I work with knitters, and a student recently told me, "I don't like the way my stuff turns out." When I asked her what kind of yarn she used, she replied, "Oh, I just picked up something cheap. I didn't want to spend money on something that probably wasn't going to work out."
Blue Depths by Steve Henderson, watercolor
When you're first starting out, it can often seem
Bad idea. Whether you're knitting or oil painting, you'll get the best results when you use the best materials.
While a novice, or even an intermediate, does not need the most expensive items in the store (interestingly, many professionals do not shop at the tippy top themselves), they also don't want the two-quart tubes of student grade paint and cheap, cheap brushes, all slathered onto loosely woven, won't-stay-stretched, canvas.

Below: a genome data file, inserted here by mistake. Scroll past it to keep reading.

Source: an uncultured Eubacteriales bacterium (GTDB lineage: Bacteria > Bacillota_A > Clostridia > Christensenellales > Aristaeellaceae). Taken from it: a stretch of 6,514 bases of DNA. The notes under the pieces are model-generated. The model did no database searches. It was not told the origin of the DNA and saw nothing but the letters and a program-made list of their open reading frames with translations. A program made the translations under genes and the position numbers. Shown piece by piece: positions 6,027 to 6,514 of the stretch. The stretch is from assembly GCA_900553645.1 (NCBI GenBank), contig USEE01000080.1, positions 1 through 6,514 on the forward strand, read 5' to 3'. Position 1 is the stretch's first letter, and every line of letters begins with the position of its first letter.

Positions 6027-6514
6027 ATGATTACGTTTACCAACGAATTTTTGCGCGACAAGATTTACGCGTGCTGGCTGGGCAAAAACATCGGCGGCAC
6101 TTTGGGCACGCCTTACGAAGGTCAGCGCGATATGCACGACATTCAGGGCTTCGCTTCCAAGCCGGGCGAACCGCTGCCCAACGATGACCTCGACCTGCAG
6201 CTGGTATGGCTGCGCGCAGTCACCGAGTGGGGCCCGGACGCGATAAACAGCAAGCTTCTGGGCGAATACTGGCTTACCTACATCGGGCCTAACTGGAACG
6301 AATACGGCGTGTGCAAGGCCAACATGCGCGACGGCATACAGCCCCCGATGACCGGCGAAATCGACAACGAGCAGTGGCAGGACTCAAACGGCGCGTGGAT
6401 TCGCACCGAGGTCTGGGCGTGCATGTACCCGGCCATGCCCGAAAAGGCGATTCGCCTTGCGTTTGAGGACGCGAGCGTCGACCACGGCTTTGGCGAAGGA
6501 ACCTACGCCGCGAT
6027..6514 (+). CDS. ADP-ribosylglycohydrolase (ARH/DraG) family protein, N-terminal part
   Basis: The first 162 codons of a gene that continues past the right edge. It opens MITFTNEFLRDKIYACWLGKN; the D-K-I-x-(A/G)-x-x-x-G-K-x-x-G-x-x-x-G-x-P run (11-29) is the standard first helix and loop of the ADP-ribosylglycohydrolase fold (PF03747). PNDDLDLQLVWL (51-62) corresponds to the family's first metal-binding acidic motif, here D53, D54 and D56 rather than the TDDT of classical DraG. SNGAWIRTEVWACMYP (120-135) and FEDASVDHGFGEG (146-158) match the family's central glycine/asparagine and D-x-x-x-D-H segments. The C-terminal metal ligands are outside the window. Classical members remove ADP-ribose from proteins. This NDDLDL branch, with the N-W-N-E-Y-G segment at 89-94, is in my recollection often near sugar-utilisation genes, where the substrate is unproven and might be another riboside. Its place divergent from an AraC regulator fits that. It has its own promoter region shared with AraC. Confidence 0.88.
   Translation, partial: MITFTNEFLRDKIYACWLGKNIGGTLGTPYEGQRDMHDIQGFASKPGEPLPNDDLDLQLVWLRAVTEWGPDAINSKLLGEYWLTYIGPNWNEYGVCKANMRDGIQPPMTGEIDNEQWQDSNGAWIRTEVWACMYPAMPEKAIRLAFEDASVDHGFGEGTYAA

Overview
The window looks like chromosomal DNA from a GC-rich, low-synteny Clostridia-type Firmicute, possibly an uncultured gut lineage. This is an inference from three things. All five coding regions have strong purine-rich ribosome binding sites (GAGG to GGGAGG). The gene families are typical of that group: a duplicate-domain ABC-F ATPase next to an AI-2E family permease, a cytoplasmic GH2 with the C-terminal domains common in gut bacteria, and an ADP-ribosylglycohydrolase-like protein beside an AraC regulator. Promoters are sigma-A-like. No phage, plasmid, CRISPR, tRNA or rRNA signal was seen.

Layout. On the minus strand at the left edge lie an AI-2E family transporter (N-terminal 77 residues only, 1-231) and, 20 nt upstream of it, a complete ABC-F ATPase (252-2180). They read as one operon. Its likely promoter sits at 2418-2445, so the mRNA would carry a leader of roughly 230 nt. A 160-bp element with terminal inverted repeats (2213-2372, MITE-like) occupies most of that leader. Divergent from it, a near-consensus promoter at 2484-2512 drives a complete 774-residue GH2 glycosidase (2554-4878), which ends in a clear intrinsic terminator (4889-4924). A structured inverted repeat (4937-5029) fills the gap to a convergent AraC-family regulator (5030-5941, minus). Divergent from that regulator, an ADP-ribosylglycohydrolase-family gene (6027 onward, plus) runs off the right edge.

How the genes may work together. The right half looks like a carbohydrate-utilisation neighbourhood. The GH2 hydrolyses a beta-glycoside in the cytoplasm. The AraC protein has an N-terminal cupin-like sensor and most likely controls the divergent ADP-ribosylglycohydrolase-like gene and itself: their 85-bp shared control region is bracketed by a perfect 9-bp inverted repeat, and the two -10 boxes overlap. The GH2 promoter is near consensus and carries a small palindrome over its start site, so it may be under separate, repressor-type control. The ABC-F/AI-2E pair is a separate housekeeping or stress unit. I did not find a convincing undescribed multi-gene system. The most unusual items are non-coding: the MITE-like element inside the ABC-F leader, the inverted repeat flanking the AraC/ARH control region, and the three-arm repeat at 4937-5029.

If the colors are weak and the brushes imprecise, the results of your oil painting art or watercolor experimentations will be disappointing.
The Norwegian Artist, Steve Henderson, discovered the major difference between student and professional grade art supplies in one of his early quarters of teaching, when he recommended a starter watercolor kit to his students while he used the materials from his own studio for his demonstrations.
"I know I'm a beginner," one student said, "but even though I'm following you step by step, nothing I do looks at all like what you're doing."
Steve picked up her brush, dabbed it in her paint, and swept it across his canvas.
"Nothing I do looks like what I'm doing with this paint either," he said.
From that point on, he recommended his own professional paint choices and brushes to his students, limiting the colors and brush choices to decrease the cost.
Yes, it costs more. No, you don't have to overhaul your entire studio at once.
But bit by bit, buy up. Do you agree?